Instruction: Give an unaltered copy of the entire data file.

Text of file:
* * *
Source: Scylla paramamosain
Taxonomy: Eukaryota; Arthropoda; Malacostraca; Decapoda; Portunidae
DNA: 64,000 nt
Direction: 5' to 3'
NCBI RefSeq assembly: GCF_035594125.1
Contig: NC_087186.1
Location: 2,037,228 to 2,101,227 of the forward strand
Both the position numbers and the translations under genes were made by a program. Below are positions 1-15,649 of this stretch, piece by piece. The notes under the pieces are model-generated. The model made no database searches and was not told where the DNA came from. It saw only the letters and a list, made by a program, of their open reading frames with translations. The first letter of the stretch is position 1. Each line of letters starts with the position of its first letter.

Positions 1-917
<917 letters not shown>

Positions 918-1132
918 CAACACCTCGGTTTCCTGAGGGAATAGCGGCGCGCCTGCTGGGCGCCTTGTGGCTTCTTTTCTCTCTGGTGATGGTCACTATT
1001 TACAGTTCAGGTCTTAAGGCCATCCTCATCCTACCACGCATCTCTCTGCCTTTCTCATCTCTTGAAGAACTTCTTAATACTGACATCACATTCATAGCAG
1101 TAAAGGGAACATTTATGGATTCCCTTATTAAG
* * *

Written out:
Source: Scylla paramamosain
Taxonomy: Eukaryota; Arthropoda; Malacostraca; Decapoda; Portunidae
DNA: 64,000 nt
Direction: 5' to 3'
NCBI RefSeq assembly: GCF_035594125.1
Contig: NC_087186.1
Location: 2,037,228 to 2,101,227 of the forward strand
Both the position numbers and the translations under genes were made by a program. Below are positions 1-15,649 of this stretch, piece by piece. The notes under the pieces are model-generated. The model made no database searches and was not told where the DNA came from. It saw only the letters and a list, made by a program, of their open reading frames with translations. The first letter of the stretch is position 1. Each line of letters starts with the position of its first letter.

Positions 1-917
<917 letters not shown>

Positions 918-1132
918 CAACACCTCGGTTTCCTGAGGGAATAGCGGCGCGCCTGCTGGGCGCCTTGTGGCTTCTTTTCTCTCTGGTGATGGTCACTATT
1001 TACAGTTCAGGTCTTAAGGCCATCCTCATCCTACCACGCATCTCTCTGCCTTTCTCATCTCTTGAAGAACTTCTTAATACTGACATCACATTCATAGCAG
1101 TAAAGGGAACATTTATGGATTCCCTTATTAAG